“The only time the park has been nearly as deserted was during the 2007/2008 post-election skirmishes when tourist numbers fell drastically,” said Governor Tunai, who is also the tourism and wildlife committee chairman at the Council of Governors.

The absence of human beings in the park due to the Covid-19 crisis, though, is a blessing in disguise according to Governor Tunai, who said the animals were on holiday.

“This crisis will allow us to look at what we’ve been doing wrong. As custodians of the Mara, conservation comes first for us. Going forward, we might have to limit the number of visitors so that the animals aren’t disturbed,” he said.

Waste Control

With no tourists visiting the national reserve, waste has also been controlled.

While the park management is strict on littering, some tourists still dump bottles and snack wrappings that ecologists warn not only threaten the safety of wildlife but also change their behaviour.

There has also been a lot of rainfall since the beginning of the year, the highest in more than 20 years, according to senior chief park administrator Christine Koshal.

Roads in the park are always under maintenance for ease of movement of tour vehicles, but some of them have fallen into disuse and are flooded. With most workers sent home, maintenance has had to stop.

Mara Triangle CEO Brian Heath fears that, if the rains continue, the roads might be rendered impassable.

Great Migration

The annual wildebeest migration is near. In a month’s time, millions of gnus will begin the march north, only this time, the phenomenon that pulls thousands of tourists to the banks of Mara River will exclusively be nature’s affair.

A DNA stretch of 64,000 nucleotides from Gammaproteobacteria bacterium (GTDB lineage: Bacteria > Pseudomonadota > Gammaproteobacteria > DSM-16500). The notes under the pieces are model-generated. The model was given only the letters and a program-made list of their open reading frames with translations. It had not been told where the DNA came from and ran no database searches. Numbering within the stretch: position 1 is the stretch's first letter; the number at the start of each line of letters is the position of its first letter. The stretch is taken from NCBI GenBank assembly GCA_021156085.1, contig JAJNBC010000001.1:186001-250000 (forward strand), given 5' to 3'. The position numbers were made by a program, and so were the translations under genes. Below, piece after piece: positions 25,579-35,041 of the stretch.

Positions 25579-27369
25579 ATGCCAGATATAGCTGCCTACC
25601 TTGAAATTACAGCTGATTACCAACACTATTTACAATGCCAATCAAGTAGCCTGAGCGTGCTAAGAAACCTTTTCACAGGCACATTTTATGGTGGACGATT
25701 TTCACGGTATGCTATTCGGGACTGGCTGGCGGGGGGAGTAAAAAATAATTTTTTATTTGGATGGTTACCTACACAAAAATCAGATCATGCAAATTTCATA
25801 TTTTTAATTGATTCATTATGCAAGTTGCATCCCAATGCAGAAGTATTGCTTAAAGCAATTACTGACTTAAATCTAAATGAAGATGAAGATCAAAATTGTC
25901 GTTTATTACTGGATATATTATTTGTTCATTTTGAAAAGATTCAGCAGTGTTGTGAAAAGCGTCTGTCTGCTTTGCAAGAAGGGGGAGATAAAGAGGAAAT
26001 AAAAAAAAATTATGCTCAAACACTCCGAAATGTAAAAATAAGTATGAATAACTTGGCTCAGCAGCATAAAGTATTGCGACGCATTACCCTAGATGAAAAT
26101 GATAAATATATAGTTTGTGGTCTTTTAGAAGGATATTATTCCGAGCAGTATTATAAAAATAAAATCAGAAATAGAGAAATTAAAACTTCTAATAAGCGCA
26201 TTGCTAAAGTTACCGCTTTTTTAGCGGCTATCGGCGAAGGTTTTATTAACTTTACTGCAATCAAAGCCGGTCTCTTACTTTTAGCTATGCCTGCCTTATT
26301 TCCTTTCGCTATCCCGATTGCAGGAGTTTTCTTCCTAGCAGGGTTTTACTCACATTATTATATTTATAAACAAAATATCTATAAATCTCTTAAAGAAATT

Presence of tour vans in the reserve boosts safety of the animals by warding off poachers, according to the park management. Now, the animals, especially rhinos and elephants, have become more vulnerable.

Patrols have been stepped up with rangers and officers from the General Service Unit (GSU) and Tourism Police dispatched to the Mara to protect wildlife and investors’ properties and to monitor the porous border with Tanzania that poachers like to use to cross between the two countries.

When normal human activity returns to the Mara in the next few months, the quiet and natural order will once again be thrown off-balance.

For now, the animals will continue to enjoy the monopoly of the wild.

Covid-19 could be a ‘potential lifeline’ for rhinos — but it’s complicated

By Conservation, Rescue and rehab, Tourism No Comments
By Elizabeth Sleith, Sunday Times | May 10, 2020

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What does the halting of global travel and eco-tourism mean for the embattled rhino? Elizabeth Sleith looks for answers

We’ve all seen those pics lately of nature running wild while humans hide from Covid-19. Goats gone gangsta in Llandudno, Wales, penguins jaywalking in Simon’s Town, monkeys making bollemakiesies into pools in Mumbai … all good for a viral-video chuckle, but hardly victories for conservation.

One creature that may turn out to benefit, however, is the rhino — at least, this is the hope of Fabrice Orengo de Lamazière, co-owner of the Motswari Private Game Reserve in Limpopo and co-founder of Rhino Disharmony. Since 2014, that campaign has tackled poaching by trying to raise awareness in the places where horns are sold and thus bring down demand.

Orengo de Lamazière says Covid-19 is of course devastating for humans, but it is a “potential lifeline” for rhinos.

Mainly, this is because of the suspected origin of the virus: a gigantic “wet” market in Wuhan, China, where animals of all varieties could be bought live, or slaughtered before customers’ eyes.